Intended for healthcare professionals


Covid-19: Two million people in the UK are estimated to be experiencing long covid, says ONS

BMJ 2022; 377 doi: (Published 01 June 2022) Cite this as: BMJ 2022;377:o1391
  1. Jacqui Wise
  1. Kent

Around two million people in the UK are estimated to be experiencing long covid symptoms, the Office for National Statistics has said.

The figure, based on self-reported symptoms and not a clinical diagnosis, comes from an analysis of 296 868 responses to the Coronavirus (Covid-19) Infection Survey, collected over the four week period ending 1 May 2022.1

Participants were asked if they are still experiencing symptoms, that are not explained by something else, more than four weeks after first having covid-19. The estimates are based on a representative sample of people living in private households and do not include those in communal establishments such as halls of residence, prisons, schools, hospitals, or care homes.

Long covid symptoms adversely affected the day-to-day activities of 1.4 million people (71%) of those who self-reported long covid, with 20% reporting that their ability to go about day-to-day activities had been “limited a lot.”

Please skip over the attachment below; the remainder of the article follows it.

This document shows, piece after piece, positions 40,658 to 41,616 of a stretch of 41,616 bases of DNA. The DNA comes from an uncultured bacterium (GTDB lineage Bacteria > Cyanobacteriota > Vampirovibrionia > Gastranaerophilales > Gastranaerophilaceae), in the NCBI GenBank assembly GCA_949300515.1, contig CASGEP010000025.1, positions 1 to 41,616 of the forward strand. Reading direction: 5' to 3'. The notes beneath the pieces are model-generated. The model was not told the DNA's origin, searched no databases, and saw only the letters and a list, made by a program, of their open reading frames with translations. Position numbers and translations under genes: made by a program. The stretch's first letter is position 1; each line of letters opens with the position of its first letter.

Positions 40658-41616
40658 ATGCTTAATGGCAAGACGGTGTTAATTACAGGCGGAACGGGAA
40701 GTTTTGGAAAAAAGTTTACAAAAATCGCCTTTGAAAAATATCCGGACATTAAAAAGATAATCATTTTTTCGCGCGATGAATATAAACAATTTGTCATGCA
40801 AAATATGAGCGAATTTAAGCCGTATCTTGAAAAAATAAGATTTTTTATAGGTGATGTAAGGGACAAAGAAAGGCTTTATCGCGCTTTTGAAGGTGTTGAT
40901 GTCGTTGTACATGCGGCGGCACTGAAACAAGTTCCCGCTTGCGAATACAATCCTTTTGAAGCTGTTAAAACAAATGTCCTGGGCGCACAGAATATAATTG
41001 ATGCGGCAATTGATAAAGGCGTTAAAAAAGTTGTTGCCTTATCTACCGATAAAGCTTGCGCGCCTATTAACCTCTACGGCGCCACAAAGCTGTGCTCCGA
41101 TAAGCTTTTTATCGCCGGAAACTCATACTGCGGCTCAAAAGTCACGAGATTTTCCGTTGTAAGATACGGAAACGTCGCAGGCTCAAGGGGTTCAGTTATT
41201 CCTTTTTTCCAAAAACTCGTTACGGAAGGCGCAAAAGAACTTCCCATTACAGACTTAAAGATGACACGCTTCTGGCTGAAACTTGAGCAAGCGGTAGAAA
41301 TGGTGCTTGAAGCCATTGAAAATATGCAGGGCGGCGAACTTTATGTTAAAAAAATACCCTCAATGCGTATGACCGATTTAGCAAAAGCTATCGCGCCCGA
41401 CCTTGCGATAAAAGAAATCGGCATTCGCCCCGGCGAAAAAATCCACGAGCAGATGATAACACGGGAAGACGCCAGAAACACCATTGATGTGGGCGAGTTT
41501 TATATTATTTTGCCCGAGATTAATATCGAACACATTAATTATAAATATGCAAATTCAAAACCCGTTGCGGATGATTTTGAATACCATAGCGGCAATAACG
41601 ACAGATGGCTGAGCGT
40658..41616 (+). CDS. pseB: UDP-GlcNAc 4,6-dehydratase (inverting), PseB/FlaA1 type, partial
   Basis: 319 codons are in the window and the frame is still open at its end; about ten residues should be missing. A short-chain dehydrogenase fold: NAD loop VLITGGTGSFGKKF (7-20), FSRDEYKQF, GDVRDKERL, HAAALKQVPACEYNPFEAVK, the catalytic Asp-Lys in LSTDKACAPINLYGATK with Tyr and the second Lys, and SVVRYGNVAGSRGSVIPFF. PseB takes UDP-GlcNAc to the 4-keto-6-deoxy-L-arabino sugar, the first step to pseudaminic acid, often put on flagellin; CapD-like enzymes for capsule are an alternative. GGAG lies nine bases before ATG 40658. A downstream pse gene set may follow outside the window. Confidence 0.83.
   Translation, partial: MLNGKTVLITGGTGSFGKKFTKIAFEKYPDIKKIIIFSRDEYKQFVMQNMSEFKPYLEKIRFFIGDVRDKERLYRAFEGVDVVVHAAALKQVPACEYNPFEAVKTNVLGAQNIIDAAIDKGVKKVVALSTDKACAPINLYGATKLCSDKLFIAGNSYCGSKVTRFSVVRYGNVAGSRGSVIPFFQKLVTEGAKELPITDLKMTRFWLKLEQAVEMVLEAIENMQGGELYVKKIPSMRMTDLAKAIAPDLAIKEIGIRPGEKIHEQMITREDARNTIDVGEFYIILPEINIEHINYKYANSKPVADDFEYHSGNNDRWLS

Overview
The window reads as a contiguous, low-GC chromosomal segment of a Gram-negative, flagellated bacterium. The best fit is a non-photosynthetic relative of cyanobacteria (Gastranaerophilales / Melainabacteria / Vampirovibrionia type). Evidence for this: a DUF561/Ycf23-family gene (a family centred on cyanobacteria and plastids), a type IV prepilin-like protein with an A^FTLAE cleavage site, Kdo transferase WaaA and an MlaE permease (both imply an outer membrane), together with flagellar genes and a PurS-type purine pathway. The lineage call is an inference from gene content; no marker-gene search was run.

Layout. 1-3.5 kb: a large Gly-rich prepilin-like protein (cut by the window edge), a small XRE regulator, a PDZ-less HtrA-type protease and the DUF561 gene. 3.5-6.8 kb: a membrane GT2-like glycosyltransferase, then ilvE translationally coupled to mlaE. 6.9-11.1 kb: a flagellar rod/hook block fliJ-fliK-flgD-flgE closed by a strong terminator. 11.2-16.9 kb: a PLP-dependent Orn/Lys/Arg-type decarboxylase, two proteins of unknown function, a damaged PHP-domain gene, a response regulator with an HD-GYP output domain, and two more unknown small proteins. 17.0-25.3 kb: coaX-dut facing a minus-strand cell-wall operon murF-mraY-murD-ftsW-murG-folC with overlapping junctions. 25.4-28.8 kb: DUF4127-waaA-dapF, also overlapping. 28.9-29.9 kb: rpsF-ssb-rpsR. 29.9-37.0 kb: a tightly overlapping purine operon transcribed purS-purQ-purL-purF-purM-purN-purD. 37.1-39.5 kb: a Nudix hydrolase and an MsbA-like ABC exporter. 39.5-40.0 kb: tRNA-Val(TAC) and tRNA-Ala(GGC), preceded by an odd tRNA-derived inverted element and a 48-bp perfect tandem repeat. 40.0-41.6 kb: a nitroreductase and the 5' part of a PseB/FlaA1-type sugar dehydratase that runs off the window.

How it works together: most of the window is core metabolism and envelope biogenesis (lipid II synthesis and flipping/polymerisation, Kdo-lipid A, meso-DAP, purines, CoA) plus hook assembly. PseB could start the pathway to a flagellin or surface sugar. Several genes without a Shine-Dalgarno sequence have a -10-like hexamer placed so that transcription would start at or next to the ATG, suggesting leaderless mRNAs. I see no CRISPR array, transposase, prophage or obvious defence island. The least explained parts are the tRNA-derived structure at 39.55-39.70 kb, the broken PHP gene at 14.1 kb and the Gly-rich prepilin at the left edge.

Fatigue was the most common symptom reported (55% of those who self-reported long covid), followed by shortness of breath (32%), a cough (23%), and muscle ache (23%).

Of the two million, 1.4 million had covid-19 at least 12 weeks previously, while 826 000 had it at least one year previously and 376 000 said they had it at least two years previously.

Self-reported long covid was highest in people aged 35 to 69; women; people living in more deprived areas; those working in social care, education, or healthcare; and those with another health condition or disability.

Of people with self-reported long covid, 30% first had covid-19 before alpha became the dominant variant, compared with 12% in the alpha period, 21% in the delta period, and 31% in the omicron period.

David Strain, clinical senior lecturer and honorary consultant at University of Exeter Medical School, said, “The increase in number of cases of long covid is not surprising given the recent UK strategy of managing covid based on the risk of hospital admission and death alone.”

He added, “The most concerning figure here is the 376 000 people who have had the disease for over two years, remembering this by definition is only looking at the first four months of covid infections in the UK. This number will inevitably climb as all of those who caught covid in the second, third, and fourth waves experience continued symptoms.”

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